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Nate Jones undergoes Tommy John surgery

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Second major procedure this season may cost him all of 2015, too

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Rick Osentoski-USA TODAY Sports

There are a lot of sad characters throughout Ben Folds' catalog, but Fred Jones is the only one with two tales of woe. In "Cigarette," he's dealing with a bipolar wife who might burn down their house, and in "Fred Jones Part 2," he loses his job at the newspaper.

Nate Jones has packed two sad stories into one song, and he has the added misfortune of being a real person.

He already underwent surgery once this year, getting a microdisectomy in April to relieve an irritated nerve in his back that had affected his pitching since the start of spring training. But while trying to get back on the horse with his throwing program, he suffered setbacks in the form of elbow discomfort, which turned out to be a UCL tear.

That requierd his second major surgery on the season, and so Dr. James Andrews performed a Tommy John job on him. Jones, who was expected to return in the second half of 2014, now may miss all of 2015.

"A lot of times with the UCL tear there’s a specific instance where a player feels a pop so to speak, or something specifically tear," Hahn said. "That did not happen in this specific occasion. Instead, when he tried to ramp it up he felt some discomfort, which he described as burning in the area of the elbow. We shut him down and tried to treat it up and started to ramp him up again. The burning continued at which point he was diagnosed as having a tear."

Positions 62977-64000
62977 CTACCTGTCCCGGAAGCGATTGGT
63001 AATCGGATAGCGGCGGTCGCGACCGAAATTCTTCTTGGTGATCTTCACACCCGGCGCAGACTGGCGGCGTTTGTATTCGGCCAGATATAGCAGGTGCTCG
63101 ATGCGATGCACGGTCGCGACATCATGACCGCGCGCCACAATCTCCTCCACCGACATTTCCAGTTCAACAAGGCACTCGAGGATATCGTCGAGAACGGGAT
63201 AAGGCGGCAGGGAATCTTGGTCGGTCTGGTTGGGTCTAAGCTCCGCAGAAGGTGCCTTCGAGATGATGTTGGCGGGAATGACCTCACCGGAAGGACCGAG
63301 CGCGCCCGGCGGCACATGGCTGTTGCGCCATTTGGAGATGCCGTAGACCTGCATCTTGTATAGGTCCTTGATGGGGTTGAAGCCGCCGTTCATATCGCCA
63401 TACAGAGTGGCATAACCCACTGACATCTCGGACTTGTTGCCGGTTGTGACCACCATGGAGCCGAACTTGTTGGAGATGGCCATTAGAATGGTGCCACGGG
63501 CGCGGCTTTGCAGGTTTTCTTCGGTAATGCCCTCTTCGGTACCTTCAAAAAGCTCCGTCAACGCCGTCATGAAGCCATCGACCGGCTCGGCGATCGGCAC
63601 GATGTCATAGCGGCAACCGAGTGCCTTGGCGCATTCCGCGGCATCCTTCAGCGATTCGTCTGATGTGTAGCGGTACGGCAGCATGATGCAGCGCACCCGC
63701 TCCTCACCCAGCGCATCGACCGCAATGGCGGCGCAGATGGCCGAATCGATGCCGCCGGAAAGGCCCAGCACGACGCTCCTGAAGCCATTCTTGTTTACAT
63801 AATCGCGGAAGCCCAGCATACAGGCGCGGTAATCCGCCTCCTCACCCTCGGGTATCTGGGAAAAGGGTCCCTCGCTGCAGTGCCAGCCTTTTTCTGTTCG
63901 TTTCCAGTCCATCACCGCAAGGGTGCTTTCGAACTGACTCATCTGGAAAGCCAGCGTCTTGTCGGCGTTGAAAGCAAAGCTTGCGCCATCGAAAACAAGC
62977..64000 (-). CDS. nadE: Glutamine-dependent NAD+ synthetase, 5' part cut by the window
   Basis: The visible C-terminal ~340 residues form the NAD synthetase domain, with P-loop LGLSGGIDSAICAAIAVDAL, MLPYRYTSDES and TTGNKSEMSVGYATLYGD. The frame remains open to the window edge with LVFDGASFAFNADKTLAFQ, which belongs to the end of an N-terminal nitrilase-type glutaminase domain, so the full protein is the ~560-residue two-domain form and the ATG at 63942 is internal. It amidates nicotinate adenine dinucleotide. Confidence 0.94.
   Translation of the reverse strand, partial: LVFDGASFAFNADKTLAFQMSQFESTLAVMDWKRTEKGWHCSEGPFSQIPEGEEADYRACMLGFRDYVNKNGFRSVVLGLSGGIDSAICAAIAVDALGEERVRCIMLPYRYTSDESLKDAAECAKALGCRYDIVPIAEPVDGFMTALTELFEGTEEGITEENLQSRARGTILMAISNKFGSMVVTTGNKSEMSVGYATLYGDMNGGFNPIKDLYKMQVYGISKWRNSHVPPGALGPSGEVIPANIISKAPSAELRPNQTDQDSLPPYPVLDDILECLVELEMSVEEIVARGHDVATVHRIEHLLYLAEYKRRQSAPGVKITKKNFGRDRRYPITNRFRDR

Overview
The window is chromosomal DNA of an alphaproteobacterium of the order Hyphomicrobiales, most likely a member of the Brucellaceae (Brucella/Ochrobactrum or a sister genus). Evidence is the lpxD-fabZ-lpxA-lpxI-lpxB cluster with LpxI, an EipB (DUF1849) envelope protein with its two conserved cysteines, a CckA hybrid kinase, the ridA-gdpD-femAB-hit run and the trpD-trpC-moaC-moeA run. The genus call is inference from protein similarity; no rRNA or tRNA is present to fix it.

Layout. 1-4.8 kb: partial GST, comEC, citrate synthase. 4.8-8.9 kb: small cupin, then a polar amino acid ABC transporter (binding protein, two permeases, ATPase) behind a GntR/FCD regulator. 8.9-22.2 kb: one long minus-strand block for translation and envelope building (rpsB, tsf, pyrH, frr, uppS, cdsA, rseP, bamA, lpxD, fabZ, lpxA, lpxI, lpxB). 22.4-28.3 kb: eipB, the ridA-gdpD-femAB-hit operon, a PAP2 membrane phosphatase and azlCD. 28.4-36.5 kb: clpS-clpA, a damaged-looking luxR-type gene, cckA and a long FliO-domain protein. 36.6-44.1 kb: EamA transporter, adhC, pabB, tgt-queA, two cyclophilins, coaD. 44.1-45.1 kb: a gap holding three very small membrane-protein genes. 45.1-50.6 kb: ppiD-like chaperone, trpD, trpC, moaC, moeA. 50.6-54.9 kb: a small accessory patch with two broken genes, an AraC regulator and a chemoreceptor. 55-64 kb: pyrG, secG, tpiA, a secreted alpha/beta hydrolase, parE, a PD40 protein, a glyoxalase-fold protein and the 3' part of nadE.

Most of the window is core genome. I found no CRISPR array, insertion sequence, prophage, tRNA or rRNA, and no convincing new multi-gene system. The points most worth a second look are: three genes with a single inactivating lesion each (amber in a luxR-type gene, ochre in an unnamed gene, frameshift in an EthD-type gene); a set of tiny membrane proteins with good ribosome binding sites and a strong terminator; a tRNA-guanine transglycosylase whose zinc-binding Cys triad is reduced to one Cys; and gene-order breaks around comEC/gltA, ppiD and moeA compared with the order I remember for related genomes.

It's terrible news for everybody. Jones may lose two consecutive whole seasons of his prime, and as he crosses the threshold from pre-arbitration and his first arb year. The White Sox lose a guy who could get strikeouts while keeping the ball in the park, and at a nice price.

The only upside is a relative one, in that the Sox know they'll be without Jones' services for 2015. Entering the season, Jones played a big part in Rick Hahn's bullpen designs, and when he had to resign himself to surgery, the Sox lost most of their hierarchy (Matt Lindstrom's ankle injury then demolished the rest of it). The Sox know this offseason that they'll need a late-inning reliever with strikeout stuff, even if it's going to cost them more than they were planning to pay.

As for Jones, he'll finish the season having only appeared in two games. Both were back in early April; all five batters he faced reached, and four of them scored. Having an ERA of ∞ in his 2014 row will forever symbolize how much this season sucked for him.